Sunday, April 27, 2008

On Caring For Autistic Children

I chanced upon this article about a father's experience taking care of his autistic son.

I can relate in so many ways. My oldest daughter, aged 6, has PDD-NOS-- not full-blown autism, but many of its symptoms. She's verbal, although she can't always say what's on her mind. She can learn, and is capable of going to school with a modified curriculum.

At least with my daughter, when she displays inappropriate behaviour, there's hope that her behaviour can be modified.

I also suspect her three-year-old sister is autistic (evaluation to come) and if that's the case, there's a 90% chance that my unborn child is autistic as well. Daughter #2 is far more advanced than her sister, though. She might just have Asperger's, which is the mildest form of autism.

"David's a gorgeous looker," I told interviewers. "We're hoping he'll meet a Californian heiress who just wants him for arm candy and doesn't care about his conversation."

I post on a message board for parents of autistic children. Many of us post pictures of our children. We noticed: our children are really good-looking.

I happen to think mine are pretty good-looking, too, and people have spontaneously told me so.

I think autistic children are better-looking than average. I don't know what it is about these kids, but they look really fresh. Sure, I've seen a few kids I would consider not that good-looking, but they're in the minority.

On Easter Monday in 2005, 67-year-old Wendolyn Markcrow drugged her son with sleeping tablets and killed him with a supermarket plastic bag. It was more than nine years since she had first written to her GP, warning that during his temper tantrums she frequently threatened to kill Patrick. Her son, 36 when he died, was autistic and had Down's syndrome. Mrs Markcrow, who also admitted manslaughter, pleading diminished responsibility, was given a two-year suspended sentence. The judge, Mr Justice Gross, called this the "merciful course".

And people wonder why pro-lifers are against euthanasia...

We needed experienced carers, and the only people we could ask were social services.

Again, I can relate. In Ontairo, it's not necessarily "social services", as the waiting lists are just ridiculous. Nevertheless, when you do ask for help, you don't know who you're going to get. It can be intimidating. I've been very lucky. I've always had the best people surrounding me. When someone recommended a psychologist or some other professional, that's who I called on. Even now, when I don't have a recommended person, I find it very difficult to get started on some form of treatment. For instance, my daughter needed some kind of physiotherapy for gross motor skills. You need someone who can deal with autism. Who do you call? It just seems a bit weird to phone around. Physiotherapy is often for things like work-related injuries, sports injuries, car accidents, surgery and falls. So you phone around. You don't know who you're talking to. You have to ask questions. It can be a little bit time-consuming. You want the help as soon as possible. You don't know what's realistic.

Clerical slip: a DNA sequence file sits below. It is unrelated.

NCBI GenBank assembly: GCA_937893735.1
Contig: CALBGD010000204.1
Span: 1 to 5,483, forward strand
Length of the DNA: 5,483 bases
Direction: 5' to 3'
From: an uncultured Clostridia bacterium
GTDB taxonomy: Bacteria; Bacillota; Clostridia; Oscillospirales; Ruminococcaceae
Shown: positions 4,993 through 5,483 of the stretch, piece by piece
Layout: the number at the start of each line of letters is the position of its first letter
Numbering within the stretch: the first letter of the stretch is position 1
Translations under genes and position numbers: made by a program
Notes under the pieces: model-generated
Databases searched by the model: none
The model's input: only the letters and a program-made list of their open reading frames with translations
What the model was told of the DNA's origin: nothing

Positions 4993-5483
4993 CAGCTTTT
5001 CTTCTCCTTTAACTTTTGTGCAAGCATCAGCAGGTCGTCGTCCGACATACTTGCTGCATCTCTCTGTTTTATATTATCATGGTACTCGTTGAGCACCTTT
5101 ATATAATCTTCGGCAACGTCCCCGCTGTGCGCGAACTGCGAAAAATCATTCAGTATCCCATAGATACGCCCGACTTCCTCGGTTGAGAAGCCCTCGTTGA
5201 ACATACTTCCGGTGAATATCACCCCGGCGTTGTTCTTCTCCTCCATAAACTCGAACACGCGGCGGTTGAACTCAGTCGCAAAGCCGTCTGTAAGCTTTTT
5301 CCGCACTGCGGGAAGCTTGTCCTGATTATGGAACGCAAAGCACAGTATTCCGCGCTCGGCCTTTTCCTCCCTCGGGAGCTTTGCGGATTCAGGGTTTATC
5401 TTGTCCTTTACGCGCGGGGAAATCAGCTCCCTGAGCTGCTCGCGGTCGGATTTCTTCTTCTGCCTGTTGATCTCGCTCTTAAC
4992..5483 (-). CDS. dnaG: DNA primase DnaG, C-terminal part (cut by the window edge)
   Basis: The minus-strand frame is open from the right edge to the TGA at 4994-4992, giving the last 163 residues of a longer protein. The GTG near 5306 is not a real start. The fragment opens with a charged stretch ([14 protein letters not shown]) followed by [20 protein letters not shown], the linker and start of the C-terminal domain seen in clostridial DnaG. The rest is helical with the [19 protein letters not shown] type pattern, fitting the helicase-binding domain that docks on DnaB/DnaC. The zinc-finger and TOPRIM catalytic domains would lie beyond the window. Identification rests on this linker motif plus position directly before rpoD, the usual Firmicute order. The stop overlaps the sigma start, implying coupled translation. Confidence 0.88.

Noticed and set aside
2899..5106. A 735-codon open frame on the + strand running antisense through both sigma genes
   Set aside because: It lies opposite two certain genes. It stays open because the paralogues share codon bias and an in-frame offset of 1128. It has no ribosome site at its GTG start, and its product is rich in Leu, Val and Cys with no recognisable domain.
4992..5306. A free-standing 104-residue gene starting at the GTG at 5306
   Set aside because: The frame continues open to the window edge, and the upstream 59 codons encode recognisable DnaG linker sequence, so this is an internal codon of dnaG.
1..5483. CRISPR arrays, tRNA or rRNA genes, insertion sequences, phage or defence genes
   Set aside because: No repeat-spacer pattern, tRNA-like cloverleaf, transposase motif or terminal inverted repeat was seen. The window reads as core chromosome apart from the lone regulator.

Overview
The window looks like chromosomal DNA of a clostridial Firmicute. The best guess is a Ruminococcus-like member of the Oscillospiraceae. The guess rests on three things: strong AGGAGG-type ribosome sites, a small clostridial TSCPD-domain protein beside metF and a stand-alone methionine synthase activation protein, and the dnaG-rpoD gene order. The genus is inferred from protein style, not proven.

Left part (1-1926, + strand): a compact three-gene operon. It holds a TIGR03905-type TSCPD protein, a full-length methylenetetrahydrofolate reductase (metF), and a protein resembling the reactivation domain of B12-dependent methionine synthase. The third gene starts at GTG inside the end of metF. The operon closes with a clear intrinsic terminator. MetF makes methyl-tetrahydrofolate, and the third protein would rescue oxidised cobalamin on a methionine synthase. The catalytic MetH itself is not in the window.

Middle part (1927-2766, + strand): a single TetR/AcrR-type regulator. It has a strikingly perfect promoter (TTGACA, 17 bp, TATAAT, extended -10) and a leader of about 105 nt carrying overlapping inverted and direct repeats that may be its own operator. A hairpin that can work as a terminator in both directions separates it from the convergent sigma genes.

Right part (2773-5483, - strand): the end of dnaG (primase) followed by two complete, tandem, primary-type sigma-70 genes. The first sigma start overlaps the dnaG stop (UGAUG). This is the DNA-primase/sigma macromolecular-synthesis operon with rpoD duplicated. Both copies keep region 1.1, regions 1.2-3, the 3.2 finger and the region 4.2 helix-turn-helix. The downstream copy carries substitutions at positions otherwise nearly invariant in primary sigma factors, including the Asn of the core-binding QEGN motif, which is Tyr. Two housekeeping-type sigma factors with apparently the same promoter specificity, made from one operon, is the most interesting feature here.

Another example: I have to find some kind of social skills intervention. For that, I need a personal support worker. What a pain in the butt to have to hire your own worker. You have to review the CV, you have to interview them, you have to check their backgrounds.

Are public services any better? At least with the public sector, you know the people are already screened.

I know what some people are thinking: fund more services. I don't know if that's automatically the answer. As it stands, a lot of private professionals aren't taking new clients. What that tells me is that even among people willing to pay, there's a shortage. What we need are more professionals-- speech therapists, occupational therapists, psychologists, etc.

"My son's problems aren't the worst of it," one mother told me. She has two grown-up children and a small boy with Down's syndrome and autism. "It's the endless stream of council people and health service people and education people, coming through my kitchen, drinking my tea, asking nosy questions about my health and my marriage. That's what I can't stand."

I can really relate.

When you have all these professionals in your life, they invade your privacy. I don't mean that they do it on purpose, or that they're being nosy, etc. It's important that they know about you and your family so that they can treat the child, but sometimes it's a pain to have to answer questions about what's going on in your family.

The strong can't stay strong for ever. Nicola and I are lucky to have each other to lean on, and very lucky to have our two affectionate, fun-loving children, but we can't bear this weight alone for ever. And we daren't risk adding to our burden by asking for help.

I really relate. Asking for help can be a burden. I find that's probably one of the hardest things about taking care of a child with autism. You know the child needs help, but you know that helps comes at a price. Every time you need something, it's another round of phone calls, appointments, re-presentation of your daughter's case, organizing the babysitter, etc, etc, etc,

At least if daughter #2 is autistic, I'll know who to phone.

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